Sage Advice: Grandma Is Drinking Again
Can anyone stop her alcoholic benders?
Dear Amy: My mother-in-law, “Jane,” is an alcoholic. She underwent surgery in 2015 and got a new liver and kidney, after being on dialysis and nearly losing her life.
Jane didn’t drink for a while after that, but in the last seven or eight months we have noticed that she seems to be drinking again.
Not only is she drinking, but her behavior seems strange. She is in her 60s and recently got two tattoos; she has stolen things from my home while my husband and I were there, and she has been spending my father-in-law’s money to buy random things online. He tries to cut her off from his bank accounts but always gives in.
She opens credit cards in her own name, buys frivolous things, and throws away the statements, with no intention of making payments.
My husband I do not trust her to be around our children. It’s hard for me to bite my tongue when she makes off-the-wall comments, and frankly I do not care to be around her at all. Although my husband’s entire family knows her behavior is not normal, no one says or does anything about it.
I’m not one to shut out family, but I don’t want my kids to be around this. Am I wrong to want to distance myself and my children from her?
– Bothered Daughter-In-Law
Dear Bothered: I’m not sure how your mother-in-law’s tattoos or erratic spending habits would impact your children, but this is up to you two parents. Obviously, she should not be with children unless you are present.
I sense that you might be using access to your kids to launch your campaign to get someone – anyone – in this family to wake up and smell the booze.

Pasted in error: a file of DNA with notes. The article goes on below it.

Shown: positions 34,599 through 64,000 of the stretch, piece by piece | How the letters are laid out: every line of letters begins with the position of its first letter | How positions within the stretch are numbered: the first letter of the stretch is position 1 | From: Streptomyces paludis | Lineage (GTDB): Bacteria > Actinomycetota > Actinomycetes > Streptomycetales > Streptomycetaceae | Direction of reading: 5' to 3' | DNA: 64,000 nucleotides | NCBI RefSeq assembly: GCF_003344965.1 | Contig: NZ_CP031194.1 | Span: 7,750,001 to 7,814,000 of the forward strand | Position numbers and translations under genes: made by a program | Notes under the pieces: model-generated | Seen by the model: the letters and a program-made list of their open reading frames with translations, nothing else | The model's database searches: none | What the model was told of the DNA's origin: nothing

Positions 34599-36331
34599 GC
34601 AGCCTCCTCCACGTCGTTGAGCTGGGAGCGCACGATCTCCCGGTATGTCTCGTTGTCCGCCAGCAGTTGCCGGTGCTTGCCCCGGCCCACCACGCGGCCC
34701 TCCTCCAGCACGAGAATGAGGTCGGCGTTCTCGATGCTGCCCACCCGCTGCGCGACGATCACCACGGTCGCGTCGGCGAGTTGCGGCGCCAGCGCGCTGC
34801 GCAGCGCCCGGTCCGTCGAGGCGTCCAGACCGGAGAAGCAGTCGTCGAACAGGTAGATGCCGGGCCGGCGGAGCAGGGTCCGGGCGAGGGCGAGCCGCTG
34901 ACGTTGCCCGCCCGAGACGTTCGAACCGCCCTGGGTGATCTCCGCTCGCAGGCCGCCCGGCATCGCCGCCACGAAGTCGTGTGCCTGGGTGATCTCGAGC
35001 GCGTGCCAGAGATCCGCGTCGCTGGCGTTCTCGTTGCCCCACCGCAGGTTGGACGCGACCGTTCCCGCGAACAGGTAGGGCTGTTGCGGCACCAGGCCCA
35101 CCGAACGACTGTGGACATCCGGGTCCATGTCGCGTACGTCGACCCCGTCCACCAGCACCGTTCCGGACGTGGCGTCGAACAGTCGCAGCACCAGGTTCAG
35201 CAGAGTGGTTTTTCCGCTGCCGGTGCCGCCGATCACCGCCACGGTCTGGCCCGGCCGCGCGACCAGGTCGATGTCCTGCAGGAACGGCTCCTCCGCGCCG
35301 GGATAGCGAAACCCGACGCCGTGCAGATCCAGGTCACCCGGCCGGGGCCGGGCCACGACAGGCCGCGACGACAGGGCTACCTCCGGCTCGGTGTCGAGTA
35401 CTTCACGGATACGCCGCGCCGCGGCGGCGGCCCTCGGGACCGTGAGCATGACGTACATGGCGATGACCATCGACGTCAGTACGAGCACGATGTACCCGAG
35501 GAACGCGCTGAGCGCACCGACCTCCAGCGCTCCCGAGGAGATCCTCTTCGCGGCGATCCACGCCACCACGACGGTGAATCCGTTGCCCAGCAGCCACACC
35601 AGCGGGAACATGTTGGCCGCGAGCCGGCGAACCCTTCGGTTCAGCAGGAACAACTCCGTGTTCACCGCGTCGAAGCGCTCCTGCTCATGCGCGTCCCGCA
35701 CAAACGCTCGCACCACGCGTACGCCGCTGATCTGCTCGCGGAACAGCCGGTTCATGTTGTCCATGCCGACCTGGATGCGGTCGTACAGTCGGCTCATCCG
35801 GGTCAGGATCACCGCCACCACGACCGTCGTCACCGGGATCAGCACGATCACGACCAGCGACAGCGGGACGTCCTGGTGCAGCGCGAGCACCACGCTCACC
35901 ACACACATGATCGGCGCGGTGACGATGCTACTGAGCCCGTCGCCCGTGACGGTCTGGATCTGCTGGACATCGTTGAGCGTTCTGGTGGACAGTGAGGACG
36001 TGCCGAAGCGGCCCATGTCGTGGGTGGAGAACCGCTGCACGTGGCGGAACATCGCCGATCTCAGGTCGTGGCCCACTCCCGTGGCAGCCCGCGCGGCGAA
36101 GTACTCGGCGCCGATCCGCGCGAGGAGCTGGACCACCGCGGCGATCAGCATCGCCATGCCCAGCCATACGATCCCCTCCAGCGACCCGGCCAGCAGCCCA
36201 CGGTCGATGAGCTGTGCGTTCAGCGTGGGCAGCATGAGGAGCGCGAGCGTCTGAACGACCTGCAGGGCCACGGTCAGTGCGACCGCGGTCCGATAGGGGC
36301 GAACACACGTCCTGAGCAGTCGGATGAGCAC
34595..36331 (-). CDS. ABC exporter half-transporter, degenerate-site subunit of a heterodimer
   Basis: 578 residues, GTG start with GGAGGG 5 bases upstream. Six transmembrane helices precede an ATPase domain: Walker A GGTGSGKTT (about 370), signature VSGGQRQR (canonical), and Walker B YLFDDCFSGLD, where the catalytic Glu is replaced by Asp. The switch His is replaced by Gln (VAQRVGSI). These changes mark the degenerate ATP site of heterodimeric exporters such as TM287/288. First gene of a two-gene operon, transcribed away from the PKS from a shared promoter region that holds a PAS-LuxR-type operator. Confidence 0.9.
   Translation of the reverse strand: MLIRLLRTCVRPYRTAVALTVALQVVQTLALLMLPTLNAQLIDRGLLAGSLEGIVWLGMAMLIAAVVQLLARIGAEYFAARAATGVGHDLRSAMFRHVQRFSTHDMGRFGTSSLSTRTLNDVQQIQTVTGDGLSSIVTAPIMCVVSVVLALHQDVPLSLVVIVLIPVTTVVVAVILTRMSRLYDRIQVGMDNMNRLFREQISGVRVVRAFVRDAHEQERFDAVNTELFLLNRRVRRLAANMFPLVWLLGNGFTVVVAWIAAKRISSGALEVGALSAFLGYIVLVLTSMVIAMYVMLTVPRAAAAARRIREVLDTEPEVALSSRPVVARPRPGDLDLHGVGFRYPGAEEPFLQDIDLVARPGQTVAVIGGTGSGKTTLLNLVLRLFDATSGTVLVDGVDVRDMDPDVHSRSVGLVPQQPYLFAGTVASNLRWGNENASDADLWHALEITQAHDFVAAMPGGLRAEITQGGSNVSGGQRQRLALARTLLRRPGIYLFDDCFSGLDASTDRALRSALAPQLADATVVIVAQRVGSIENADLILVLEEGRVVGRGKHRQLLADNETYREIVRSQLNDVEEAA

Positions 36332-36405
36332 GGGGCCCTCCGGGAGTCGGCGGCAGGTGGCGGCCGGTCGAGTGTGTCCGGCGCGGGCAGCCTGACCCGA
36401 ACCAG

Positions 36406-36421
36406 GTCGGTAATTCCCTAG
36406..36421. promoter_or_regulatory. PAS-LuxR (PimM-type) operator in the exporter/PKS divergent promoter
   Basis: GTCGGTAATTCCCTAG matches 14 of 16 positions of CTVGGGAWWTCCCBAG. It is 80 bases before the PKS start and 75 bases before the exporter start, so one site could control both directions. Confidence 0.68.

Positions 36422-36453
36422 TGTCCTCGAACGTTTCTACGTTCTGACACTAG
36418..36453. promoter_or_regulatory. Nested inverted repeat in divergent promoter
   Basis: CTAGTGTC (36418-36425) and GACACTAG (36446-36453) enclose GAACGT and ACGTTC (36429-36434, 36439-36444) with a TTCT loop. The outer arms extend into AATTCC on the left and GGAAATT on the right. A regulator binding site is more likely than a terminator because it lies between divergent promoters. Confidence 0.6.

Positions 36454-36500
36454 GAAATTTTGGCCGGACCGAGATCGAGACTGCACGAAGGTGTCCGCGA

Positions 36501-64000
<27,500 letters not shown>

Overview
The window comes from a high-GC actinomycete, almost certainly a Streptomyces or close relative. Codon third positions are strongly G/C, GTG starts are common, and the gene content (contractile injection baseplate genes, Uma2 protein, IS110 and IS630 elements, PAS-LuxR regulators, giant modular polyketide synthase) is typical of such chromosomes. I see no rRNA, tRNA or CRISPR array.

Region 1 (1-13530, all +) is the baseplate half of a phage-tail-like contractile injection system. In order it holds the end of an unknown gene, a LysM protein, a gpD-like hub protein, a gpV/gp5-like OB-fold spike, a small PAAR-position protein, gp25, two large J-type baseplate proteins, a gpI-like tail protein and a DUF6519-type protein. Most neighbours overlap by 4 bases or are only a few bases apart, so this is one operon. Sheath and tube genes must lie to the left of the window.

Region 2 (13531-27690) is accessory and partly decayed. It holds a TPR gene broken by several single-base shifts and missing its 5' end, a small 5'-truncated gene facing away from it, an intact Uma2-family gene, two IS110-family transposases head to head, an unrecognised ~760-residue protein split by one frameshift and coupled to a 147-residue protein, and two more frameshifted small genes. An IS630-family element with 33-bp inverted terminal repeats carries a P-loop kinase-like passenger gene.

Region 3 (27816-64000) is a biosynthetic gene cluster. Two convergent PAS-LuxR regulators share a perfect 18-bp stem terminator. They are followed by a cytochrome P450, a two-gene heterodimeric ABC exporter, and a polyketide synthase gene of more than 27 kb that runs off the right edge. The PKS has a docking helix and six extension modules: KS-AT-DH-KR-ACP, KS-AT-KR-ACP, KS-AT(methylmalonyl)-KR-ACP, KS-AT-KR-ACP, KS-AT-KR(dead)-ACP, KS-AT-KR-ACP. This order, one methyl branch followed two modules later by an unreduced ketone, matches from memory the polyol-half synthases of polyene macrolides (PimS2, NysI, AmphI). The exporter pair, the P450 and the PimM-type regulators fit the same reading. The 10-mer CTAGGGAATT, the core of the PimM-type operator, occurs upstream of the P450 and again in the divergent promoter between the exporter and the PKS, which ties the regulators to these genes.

Sometimes it takes an “outsider” (an in-law, for instance, who didn’t grow up in this enabling family system) to shine a torchlight on the obvious.
What you can’t do is be a one-woman rescue squad, mainly because these enabling family members will undermine and undo your efforts, possibly in very creative ways. You can ask your mother-in-law: “Jane, I sense that you are drinking and hope you will get help to stop.”
You and your husband should attend Al-Anon meetings (al-anon.org). He, especially, will continue to wrestle with conflicted feelings regarding both of his parents’ behavior.
In the tradition of the great personal advice columnists, Chicago Tribune’s Amy Dickinson is a plainspoken straight shooter who relates to readers of all ages. She answers personal questions by addressing issues from both her head and her heart. A solid reporter, Dickinson researches her topics to provide readers with informed opinions and answers. Ask Amy, P.O. Box 194, Freeville, NY 13068
© 2018 by Amy Dickinson